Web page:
Protective headgear is an absolute requirement on a work site, but sometimes you need something else to keep your head warm or shaded from the sun. But can you wear a hat underneath your hard hat? In this explainer, we’ll answer that question and break down OSHA regulations regarding the circumstances when you can and can’t wear additional headgear accessories with a protective hat.
OSHA Regulations Regarding Caps Underneath Hard Hats
When you’re layering fire-resistant clothing, there are some OSHA regulations to consider. Can you wear a hat underneath your hard hat? Yes, but it depends on the hat and your working conditions. OSHA allows workers to wear baseball hats or caps underneath a protective hat if it doesn’t interfere with the hard hat’s ability to protect your head.
Check that the manufacturer labels the protective hat compatible with caps first. But even if you see the label, it’s not 100 percent guaranteed that you can wear a cap. The hard hat must fit over the cap and still be worn correctly, facing the same way, with the chin strap fastened.
Can You Wear a Winter Hat or Hoodie Underneath Your Hard Hat?
What about other headgear accessories like beanies or hoodies? The same rules apply: if the manufacturer of the protective hat allows for them and it doesn’t interfere with correctly wearing the hard hat, OSHA has no regulations against them.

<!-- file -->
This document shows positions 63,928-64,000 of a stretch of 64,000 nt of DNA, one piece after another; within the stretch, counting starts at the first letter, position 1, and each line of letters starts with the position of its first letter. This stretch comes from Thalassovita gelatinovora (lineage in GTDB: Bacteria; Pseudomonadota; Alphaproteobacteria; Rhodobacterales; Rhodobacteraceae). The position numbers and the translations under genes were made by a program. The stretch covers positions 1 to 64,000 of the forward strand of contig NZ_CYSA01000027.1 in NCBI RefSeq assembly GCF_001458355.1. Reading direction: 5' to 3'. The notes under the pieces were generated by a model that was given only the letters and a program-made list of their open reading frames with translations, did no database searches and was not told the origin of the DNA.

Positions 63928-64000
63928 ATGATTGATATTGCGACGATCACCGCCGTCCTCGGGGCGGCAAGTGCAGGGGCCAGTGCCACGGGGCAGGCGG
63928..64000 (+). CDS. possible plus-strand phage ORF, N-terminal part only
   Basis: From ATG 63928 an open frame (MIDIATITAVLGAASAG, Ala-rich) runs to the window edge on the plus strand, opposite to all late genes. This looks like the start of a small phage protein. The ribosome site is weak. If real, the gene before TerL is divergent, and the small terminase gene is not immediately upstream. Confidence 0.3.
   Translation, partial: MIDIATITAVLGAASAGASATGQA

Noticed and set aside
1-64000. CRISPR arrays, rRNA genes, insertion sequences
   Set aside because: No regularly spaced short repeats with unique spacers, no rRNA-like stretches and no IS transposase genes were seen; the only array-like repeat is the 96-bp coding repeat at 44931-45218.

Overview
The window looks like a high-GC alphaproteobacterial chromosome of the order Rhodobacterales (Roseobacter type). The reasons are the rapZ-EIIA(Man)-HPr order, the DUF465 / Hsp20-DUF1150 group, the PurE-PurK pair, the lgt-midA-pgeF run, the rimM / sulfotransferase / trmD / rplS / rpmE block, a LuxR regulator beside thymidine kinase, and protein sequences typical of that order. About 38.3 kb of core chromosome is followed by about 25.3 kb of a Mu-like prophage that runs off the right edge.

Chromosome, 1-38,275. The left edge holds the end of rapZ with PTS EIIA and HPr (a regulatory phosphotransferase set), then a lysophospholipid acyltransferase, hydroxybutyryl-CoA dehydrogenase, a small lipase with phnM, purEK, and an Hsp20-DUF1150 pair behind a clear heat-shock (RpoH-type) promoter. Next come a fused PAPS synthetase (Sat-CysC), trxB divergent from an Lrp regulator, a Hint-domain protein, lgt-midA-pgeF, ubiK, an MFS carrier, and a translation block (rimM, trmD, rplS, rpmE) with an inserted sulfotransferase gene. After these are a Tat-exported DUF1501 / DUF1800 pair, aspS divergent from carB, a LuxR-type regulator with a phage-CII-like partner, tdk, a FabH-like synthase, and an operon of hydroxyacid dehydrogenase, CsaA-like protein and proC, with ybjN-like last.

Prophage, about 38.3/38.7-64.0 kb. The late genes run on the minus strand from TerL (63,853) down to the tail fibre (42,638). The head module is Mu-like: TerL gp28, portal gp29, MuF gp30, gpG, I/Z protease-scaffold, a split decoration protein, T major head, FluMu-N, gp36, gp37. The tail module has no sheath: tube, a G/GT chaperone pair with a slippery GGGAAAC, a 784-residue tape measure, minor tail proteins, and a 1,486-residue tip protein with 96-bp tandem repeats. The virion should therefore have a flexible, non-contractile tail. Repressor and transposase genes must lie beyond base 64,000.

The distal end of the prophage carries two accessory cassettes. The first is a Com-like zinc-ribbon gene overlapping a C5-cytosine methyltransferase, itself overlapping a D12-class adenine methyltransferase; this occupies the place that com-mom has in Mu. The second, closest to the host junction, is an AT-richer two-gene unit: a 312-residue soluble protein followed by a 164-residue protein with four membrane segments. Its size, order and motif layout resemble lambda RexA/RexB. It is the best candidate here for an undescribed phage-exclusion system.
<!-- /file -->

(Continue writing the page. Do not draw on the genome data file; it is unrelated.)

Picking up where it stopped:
Flame-resistant headgear such as liners and caps are also allowed and even encouraged if the work site carries the possibility of burns to unprotected workers. If you’re concerned about exposure to intense heat or fire at a work site, inform your employer or union representative.
When You Have To Wear a Hard Hat
If you’re unsure when you must wear a protective hat, you should consult the OSHA governing regulations regarding hard hats. OSHA has two standards: one for general industry workers and one for construction, demolition, and renovation workers.
The general industry standard is that employees must wear protective hats if there’s a risk of falling objects or electrical shocks. Construction, demolition, and renovation workers must wear a hard hat if falling objects, electrical shock, or burns are possible at an industrial work site.
Hopefully, now you better understand the rules and regulations regarding hard hats on work sites and when you can and can’t wear hats, caps, or other headwear accessories underneath a protective hat. If you have any questions or want to learn more about flame-resistant accessories and headgear, consult with the experts at FR Outlet.